Landlords hit by new empty buildings tax

07 July 2008 / by Daniela Gieseler
Landlords are facing an extra tax bill of £150million due to a new tax raised on empty buildings, according to an estimate by property consultancy NB Real Estate.

The new empty buildings tax, which was announced last summer and came into force this April, was introduced to keep commercial property companies from leaving buildings vacant rather than putting them to practical use such as helping to resolve a housing shortage.

According to NB Real Estate, the proportion of vacant office, retail or industrial buildings has risen by 15 per cent since the tax law was proposed last year, and overall vacancy rates are now at an average of 12.4 per cent.

For the Treasury, which originally expected to raise about £950million a year with the new tax, this means an additional windfall of £142.5million and this figure is bound to increase further as the commercial property industry faces its worst downturn for 15 years.

The share prices of big developers have dropped dramatically due to rising yields, falling demand from occupiers and increasingly careful lending of banks, and the new tax of over £1billion will increase the pressure on the buy-to-let mortgage industry even more.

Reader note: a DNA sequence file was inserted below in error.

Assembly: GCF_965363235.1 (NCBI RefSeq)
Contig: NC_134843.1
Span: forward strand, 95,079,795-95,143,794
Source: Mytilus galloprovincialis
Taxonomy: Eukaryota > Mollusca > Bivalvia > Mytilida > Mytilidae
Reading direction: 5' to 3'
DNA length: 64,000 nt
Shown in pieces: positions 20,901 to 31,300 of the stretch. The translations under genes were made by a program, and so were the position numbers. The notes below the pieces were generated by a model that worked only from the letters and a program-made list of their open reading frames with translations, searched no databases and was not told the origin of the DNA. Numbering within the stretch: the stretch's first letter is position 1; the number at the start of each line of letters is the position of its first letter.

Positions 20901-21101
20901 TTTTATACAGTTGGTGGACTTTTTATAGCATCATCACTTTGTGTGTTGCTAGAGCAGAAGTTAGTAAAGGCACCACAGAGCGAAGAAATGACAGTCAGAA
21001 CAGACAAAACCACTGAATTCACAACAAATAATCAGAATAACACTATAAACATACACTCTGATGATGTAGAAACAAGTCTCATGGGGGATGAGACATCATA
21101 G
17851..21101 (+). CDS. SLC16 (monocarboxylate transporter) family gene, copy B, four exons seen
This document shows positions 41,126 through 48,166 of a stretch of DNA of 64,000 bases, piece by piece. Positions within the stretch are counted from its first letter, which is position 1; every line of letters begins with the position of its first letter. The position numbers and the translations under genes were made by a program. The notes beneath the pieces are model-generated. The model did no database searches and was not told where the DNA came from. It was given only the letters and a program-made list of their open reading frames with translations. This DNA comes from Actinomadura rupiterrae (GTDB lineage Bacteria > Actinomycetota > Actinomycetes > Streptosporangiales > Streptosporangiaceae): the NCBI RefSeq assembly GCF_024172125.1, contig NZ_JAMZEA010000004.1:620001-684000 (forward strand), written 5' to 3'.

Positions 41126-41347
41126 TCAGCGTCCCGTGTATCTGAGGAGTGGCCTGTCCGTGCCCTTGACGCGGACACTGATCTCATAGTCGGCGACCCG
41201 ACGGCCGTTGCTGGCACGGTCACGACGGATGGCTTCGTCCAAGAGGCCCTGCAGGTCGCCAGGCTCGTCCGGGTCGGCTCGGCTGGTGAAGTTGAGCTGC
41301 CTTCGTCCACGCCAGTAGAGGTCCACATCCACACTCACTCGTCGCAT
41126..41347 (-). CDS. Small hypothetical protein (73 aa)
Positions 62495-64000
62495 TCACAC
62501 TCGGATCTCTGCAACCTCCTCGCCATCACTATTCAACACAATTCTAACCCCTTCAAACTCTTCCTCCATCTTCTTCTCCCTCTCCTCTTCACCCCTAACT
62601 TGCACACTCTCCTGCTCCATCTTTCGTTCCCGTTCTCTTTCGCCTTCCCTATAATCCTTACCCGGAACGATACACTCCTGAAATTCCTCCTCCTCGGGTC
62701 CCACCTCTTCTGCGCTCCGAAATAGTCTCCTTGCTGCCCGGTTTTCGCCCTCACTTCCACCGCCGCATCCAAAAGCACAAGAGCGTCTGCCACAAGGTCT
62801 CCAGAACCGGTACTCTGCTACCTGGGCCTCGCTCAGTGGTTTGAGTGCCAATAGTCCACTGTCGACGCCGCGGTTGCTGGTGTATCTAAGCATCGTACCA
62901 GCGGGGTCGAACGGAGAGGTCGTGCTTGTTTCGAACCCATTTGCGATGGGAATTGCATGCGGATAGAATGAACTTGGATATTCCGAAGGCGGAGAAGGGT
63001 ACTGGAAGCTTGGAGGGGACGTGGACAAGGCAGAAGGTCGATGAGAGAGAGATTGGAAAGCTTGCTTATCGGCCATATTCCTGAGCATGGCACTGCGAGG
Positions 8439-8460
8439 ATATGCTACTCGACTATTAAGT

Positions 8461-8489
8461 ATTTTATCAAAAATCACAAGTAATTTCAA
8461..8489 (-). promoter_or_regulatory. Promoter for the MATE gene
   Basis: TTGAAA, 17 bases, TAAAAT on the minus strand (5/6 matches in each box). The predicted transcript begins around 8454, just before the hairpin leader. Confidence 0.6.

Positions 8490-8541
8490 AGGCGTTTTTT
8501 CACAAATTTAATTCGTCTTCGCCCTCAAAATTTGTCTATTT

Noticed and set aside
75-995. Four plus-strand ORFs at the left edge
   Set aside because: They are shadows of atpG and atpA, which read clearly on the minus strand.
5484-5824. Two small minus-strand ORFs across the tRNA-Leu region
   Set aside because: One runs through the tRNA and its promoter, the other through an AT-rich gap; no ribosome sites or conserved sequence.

The property consultancy believes the new tax's impact on the commercial property market will be distorting because the percentage of vacant space will rise during the downturn.

Andrew Warde, director of rating at NB Real Estate said: "This empty rates tax was conceived when the property market was performing strongly but the downturn is heaping misery on misery."

The Treasury, by contrast, denied that the rising vacancy rates would provide it with an additional windfall, as the extra revenue from empty buildings tax would be outweighed by the decline in corporation tax from developers.

Fair Investment Company Ltd